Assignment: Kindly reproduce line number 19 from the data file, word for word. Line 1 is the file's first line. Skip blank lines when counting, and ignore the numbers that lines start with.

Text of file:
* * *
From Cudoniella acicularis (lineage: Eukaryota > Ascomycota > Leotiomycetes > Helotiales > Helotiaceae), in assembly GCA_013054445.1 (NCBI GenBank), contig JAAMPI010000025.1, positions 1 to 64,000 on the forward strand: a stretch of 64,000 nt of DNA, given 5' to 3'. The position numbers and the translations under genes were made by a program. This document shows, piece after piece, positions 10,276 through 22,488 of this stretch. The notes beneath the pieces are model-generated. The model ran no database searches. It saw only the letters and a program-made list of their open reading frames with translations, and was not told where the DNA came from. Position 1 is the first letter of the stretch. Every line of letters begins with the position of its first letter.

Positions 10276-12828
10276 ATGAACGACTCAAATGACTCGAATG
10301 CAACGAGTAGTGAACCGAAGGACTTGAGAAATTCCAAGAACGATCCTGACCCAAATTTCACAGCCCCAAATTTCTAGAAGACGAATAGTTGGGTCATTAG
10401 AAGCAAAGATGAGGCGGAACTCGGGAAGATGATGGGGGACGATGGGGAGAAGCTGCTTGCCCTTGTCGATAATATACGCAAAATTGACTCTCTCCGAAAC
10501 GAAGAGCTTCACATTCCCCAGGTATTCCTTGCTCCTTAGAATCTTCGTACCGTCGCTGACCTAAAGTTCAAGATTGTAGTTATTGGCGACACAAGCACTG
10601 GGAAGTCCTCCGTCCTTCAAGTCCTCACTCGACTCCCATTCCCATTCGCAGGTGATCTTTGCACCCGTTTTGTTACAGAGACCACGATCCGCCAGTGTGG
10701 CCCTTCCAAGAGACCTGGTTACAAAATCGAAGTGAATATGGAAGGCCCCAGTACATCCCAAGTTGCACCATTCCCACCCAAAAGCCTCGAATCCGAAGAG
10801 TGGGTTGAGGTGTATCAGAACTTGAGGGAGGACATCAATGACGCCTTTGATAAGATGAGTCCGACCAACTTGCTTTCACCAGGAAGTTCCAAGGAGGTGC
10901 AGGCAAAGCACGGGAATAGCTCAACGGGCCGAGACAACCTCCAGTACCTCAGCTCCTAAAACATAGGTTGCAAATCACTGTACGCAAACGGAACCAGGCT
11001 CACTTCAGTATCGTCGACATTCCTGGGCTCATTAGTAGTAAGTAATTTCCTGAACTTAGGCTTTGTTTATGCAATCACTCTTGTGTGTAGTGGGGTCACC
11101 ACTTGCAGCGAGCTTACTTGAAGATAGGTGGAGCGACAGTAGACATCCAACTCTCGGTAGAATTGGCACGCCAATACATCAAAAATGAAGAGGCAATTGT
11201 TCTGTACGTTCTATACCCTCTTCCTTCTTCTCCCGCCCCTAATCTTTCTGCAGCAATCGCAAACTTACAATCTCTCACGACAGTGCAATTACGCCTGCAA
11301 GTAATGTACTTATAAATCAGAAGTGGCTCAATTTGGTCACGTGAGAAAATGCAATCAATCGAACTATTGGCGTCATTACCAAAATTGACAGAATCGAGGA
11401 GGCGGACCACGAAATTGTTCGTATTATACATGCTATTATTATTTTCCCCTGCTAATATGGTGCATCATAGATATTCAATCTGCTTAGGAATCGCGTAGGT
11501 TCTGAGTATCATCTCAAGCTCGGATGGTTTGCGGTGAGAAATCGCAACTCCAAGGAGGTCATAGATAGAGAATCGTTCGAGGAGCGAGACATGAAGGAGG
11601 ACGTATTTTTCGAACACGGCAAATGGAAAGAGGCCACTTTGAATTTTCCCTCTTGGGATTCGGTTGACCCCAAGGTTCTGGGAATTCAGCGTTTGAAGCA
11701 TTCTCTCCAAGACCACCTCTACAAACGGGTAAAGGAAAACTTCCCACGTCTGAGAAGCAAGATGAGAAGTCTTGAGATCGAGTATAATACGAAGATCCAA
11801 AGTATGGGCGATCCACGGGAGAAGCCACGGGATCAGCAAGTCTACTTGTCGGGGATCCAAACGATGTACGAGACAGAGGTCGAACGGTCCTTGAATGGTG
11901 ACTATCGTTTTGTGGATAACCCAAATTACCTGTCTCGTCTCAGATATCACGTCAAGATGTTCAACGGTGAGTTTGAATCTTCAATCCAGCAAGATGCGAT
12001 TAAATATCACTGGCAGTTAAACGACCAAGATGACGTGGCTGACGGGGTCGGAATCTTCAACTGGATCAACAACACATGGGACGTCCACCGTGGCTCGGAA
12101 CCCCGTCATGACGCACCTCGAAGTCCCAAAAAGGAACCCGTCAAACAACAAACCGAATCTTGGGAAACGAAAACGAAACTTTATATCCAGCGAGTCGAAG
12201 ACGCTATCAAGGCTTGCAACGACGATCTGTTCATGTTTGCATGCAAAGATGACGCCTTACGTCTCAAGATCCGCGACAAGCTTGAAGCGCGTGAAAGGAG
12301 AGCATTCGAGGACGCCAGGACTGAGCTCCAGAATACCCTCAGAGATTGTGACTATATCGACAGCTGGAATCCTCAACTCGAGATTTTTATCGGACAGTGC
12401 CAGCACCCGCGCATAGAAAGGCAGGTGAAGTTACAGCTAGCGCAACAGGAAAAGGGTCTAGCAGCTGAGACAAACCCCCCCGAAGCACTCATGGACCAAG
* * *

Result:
11801 AGTATGGGCGATCCACGGGAGAAGCCACGGGATCAGCAAGTCTACTTGTCGGGGATCCAAACGATGTACGAGACAGAGGTCGAACGGTCCTTGAATGGTG